The Progeek Advantage of Small Talk

Soy you have a head full of fandom knowledge: films, game statistics, movie notes, fanfic, etc.  You're a great raconteur at a convention – so how are you going to use this on the job?

You're going to because your interests give you the ability to make small talk.  You've got a valuable networking tool.

When you connect with people, you need to have something to talk about – despite what you may think, even business-oriented people like me don't talk careers all the time.  Me, I want to have a chance to discuss Samurai 7, an awesome semi-steampunk expansion of the Seven Samurai (which, by the way, is real and is awesome).

All your fandom knowledge?  That gives you smalltalk.  That gives you something to talk to people about.

Now the image of the geek, fangirl, otaku who wants to only discuss their obsessions has been beaten into our heads by popular culture.  That negative view probably keeps you from leveraging your fannish knowledge.  However you have that knowledge, you can use it – and that stereotype about the annoying person who won't shut up can be true for anyone of any interest.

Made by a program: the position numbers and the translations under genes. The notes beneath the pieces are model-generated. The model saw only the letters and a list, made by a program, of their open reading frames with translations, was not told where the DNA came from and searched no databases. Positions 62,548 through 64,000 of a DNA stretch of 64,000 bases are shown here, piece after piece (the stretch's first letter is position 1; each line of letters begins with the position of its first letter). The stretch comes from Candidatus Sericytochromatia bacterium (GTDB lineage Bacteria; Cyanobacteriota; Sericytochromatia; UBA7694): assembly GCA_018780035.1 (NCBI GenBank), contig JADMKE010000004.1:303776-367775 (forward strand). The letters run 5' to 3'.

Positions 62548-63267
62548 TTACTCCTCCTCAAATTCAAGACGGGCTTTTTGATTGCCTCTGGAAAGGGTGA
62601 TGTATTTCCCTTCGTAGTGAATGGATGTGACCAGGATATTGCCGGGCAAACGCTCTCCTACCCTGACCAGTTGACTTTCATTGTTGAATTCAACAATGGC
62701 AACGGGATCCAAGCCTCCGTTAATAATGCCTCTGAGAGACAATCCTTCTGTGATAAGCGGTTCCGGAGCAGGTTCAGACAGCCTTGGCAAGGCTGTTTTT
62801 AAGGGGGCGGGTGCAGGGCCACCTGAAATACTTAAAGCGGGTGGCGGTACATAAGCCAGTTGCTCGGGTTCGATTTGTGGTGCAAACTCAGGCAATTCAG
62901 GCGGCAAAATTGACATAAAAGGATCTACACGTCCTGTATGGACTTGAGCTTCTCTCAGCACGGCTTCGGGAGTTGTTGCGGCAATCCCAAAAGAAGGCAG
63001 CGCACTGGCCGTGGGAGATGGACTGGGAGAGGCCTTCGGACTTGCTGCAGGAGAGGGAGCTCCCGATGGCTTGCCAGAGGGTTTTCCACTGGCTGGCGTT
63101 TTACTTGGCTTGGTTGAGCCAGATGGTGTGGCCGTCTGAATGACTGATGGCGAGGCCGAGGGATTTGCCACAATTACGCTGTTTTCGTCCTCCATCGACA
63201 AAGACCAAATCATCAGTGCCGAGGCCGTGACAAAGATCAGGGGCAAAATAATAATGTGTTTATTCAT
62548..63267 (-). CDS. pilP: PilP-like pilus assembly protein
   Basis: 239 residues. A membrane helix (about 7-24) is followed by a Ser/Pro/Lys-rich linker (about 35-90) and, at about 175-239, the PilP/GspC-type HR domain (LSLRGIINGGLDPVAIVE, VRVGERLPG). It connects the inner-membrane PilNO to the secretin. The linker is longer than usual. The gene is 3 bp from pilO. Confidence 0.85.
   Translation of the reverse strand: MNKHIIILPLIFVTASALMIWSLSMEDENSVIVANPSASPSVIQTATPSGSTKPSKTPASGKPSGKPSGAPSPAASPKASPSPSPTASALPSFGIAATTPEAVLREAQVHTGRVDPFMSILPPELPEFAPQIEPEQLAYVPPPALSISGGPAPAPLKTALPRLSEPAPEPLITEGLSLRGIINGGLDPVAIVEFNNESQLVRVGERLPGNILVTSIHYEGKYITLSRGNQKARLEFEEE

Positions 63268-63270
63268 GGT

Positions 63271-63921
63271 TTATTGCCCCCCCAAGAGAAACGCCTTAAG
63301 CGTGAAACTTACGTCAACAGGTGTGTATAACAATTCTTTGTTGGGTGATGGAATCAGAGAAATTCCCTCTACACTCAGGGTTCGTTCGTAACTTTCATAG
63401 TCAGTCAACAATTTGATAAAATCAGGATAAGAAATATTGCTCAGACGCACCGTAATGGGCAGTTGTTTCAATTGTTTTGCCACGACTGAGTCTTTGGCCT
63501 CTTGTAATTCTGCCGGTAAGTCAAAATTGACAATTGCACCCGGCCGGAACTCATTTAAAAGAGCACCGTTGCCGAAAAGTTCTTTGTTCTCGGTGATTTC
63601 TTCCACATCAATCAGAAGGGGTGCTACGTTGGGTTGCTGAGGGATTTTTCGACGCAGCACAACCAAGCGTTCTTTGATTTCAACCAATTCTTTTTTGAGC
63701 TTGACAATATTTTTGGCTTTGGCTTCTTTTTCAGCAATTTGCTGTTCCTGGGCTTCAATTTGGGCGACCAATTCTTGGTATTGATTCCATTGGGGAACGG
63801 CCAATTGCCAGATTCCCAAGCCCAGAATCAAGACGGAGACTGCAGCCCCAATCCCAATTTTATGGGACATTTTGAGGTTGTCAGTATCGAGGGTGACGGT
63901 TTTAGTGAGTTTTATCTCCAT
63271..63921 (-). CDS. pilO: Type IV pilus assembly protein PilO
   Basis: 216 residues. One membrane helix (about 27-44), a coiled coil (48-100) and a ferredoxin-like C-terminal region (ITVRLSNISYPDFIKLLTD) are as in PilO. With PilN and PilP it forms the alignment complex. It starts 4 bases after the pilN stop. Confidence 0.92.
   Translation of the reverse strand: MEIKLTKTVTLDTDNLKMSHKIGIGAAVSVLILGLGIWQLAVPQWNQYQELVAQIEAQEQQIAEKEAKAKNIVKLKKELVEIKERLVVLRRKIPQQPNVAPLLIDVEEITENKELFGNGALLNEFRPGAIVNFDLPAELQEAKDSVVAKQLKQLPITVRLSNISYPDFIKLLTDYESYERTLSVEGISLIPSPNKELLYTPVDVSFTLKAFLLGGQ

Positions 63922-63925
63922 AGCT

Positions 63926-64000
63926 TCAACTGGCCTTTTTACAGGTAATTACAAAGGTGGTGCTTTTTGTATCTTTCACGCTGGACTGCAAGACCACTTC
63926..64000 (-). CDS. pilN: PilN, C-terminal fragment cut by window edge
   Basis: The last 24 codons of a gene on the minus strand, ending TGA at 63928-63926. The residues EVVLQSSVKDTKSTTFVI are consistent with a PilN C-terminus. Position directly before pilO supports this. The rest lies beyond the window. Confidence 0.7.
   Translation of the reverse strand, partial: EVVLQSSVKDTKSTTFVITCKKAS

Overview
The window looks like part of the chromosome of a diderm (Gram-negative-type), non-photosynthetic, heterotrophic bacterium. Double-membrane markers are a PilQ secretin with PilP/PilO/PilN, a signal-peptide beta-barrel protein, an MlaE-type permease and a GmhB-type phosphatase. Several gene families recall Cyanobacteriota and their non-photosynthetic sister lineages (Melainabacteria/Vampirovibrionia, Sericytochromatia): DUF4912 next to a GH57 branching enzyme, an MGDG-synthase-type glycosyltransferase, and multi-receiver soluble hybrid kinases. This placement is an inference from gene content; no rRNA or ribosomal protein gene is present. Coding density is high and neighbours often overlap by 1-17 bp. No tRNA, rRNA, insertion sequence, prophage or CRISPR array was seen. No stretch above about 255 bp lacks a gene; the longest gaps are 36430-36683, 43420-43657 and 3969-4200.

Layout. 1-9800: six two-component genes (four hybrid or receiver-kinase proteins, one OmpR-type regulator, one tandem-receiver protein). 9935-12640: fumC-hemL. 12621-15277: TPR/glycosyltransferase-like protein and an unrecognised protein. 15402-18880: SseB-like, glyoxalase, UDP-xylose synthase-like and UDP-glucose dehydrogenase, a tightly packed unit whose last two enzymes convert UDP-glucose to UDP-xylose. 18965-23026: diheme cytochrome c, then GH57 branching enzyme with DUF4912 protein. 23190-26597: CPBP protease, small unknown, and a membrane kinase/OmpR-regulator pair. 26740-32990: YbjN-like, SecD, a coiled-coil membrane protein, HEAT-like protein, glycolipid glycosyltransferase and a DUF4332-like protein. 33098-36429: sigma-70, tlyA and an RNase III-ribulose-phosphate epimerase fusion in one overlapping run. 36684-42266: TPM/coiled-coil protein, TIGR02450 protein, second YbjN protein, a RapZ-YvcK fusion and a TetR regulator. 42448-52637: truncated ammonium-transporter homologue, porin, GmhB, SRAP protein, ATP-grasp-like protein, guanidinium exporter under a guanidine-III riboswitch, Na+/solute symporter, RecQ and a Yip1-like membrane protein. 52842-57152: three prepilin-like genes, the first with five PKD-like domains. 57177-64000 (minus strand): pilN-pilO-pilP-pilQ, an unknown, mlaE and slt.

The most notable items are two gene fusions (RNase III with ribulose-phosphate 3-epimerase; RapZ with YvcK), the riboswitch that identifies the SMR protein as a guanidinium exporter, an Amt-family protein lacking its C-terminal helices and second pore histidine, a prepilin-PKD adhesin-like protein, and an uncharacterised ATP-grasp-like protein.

So first of all, appreciate the fact you have a lot of neat information in your head from your interests.  You just have to know how to apply it when you want to connect with someone.

FIRST: Always take an interest in the other person's hobbies, fandoms, etc. first.  People love to talk about themselves, and are often surprised when someone asks them about their interests.  People are surprised and pleased to find someone take an interest in them.  Besides, if you give them a chance, people are often fascinating.

SECOND: Figure out what you can share with that person, out of your interests, based on what you've learned from them.  They may like historical train models and you may like cosplay, but you both have hands-on hobbies involving intense detail and odd materials – you can have a good laugh over shared stories of hunting up strange materials and pictures to build things just right.

THIRD: Don't be afraid to make or receive suggestions.  Perhaps the above-mentioned train enthusiast may not want to go to an anime con, but might want to see a display of historical costumes you heard of.  Perhaps you might hear of an interesting event to attend that you'd never thought of.

You're a geek.  You've got Gundam episodes, fanfic ideas, video game unlockables, and Joss Whedon quotes in your head.  Find a way to use them to sync up with people.

You'll meet some great folks – and you might expand someone's horizons, or your own.

– Steven Savage